Condensation will happen when the device is moved directly to a warm humid environment when the device itself is still cold. Moisture from condensation on circuit boards and electrical contacts can cause damage, in exactly the same way that spilling a glass of water into the device can. Water will cause short-circuiting and that, in turn, can even cause a fire. A fire caused by water seems counter-intuitive, but it happens in electrical situations. For instance, never try to put out an electrical fire with water. It will only aggravate the situation.

There is the sense that as long as the device isn’t powered up (plugged in) that condensation will not cause any harm. Simply give the device opportunity to warm to room temperature and the condensation will evaporate. Then the device can be turned on without doing any harm. Again this seems intuitive, and it isn’t bad advice, but it doesn’t take into consideration that many devices today are always electrically charged even when not plugged in.

What about the LCD devices that are built into cars, trucks and SUVs? These devices are specially designed for an automotive environment, in that they are 12 volt battery powered, have perhaps more rugged circuitry, and/or are sealed to keep out dust and condensation. They are also always wired into the battery and likely have some amount of power going to them to keep them in a warm ready state.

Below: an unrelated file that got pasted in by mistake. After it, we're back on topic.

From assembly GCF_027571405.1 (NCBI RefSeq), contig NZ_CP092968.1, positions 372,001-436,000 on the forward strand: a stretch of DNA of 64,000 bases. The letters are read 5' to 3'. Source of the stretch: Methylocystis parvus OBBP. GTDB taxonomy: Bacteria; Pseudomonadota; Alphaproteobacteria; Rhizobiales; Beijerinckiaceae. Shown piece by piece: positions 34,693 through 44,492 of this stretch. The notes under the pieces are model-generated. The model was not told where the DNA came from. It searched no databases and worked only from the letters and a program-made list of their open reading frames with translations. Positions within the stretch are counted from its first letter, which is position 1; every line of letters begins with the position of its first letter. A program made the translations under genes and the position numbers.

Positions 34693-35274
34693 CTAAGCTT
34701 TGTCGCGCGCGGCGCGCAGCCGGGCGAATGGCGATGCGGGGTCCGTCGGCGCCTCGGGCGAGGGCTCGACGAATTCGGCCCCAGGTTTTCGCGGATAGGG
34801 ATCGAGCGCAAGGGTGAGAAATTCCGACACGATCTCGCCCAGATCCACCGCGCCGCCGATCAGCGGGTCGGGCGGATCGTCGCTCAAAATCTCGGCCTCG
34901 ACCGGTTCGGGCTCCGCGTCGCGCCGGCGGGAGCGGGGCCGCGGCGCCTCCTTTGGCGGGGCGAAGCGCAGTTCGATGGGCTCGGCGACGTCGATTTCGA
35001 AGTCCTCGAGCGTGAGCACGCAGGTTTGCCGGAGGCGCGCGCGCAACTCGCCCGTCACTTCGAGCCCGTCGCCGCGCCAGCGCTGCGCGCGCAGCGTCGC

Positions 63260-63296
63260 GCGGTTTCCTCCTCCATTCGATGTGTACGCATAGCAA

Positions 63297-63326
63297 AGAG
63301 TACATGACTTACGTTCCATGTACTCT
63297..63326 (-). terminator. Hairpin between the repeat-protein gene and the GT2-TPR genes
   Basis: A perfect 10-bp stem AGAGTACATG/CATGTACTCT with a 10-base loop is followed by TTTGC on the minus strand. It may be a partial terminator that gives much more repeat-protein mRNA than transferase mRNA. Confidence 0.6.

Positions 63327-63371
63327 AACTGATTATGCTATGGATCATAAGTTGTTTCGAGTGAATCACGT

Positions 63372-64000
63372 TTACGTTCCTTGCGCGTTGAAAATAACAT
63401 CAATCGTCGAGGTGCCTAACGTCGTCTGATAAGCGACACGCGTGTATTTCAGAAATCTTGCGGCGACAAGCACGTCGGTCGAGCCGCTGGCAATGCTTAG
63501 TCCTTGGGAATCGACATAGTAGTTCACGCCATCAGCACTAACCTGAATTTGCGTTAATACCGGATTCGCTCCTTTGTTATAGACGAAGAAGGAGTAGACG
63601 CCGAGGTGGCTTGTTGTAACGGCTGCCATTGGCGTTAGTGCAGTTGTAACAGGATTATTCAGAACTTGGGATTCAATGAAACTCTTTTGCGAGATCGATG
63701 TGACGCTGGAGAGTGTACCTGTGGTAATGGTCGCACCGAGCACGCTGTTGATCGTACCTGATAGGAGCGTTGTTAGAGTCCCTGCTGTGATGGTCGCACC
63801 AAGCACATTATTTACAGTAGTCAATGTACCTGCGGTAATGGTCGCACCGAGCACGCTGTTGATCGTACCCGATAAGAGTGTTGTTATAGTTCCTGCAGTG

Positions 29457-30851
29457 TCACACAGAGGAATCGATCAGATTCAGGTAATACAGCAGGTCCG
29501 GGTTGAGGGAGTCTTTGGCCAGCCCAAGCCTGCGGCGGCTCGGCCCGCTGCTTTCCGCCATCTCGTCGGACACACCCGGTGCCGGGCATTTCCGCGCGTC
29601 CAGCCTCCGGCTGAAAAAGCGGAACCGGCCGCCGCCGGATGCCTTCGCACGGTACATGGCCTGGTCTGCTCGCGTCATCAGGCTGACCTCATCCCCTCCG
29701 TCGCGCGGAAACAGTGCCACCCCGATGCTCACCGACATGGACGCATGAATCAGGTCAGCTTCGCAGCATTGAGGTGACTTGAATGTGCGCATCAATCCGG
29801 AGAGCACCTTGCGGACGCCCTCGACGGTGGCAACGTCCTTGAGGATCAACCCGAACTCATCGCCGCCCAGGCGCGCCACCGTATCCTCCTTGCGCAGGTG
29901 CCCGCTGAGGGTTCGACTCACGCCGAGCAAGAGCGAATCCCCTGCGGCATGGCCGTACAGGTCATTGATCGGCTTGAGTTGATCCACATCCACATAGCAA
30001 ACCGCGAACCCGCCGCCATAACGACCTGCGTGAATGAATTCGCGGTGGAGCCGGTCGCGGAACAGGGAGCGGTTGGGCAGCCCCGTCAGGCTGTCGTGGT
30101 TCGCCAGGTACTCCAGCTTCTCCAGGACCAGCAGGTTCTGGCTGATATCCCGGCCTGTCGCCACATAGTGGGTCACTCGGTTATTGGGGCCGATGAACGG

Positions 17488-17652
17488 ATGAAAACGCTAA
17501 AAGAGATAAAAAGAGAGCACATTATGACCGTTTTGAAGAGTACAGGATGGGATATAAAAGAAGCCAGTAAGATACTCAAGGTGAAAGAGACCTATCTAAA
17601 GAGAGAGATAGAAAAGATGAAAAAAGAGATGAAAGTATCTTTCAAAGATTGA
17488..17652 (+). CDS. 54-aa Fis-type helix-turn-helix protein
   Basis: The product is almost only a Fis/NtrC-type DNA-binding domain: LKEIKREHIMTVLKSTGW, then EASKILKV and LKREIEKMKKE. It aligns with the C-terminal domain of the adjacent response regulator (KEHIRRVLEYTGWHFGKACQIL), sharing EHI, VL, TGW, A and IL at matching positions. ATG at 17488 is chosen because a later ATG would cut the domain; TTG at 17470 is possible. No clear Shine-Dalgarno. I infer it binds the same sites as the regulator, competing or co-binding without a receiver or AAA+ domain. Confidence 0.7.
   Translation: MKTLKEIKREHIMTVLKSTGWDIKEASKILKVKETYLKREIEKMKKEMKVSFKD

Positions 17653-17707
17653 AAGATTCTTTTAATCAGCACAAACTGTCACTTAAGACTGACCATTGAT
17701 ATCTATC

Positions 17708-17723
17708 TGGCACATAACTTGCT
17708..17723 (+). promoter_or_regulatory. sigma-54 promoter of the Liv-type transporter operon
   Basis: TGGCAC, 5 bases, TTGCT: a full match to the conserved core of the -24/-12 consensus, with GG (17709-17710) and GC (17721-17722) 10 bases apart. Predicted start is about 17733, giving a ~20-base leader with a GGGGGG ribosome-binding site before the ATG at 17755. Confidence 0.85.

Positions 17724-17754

On the other hand, most LCD TV’s used in RVs have been designed for use in a residence and are not as rugged. In addition they are 120 volt and are not connected to the 12 volt house batteries and will not be kept in a warm ready state when the RV is not hooked up to shore power. This might not be the case for every owner, but it will be for many.

So, the best advice appears to be that LCD TV’s, computer monitors and other similar devices should be removed from an RV prior to the onset of really cold weather, unless of course the RV interior is kept warm. Do not expose these devices to excessive heat, such as direct sunlight or near a heater, and do not expose them to extremely low temperatures. If the device is already in cold storage and the decision is made to move it to a warmer environment then make the change as gradual as possible and let it sit overnight prior to operating.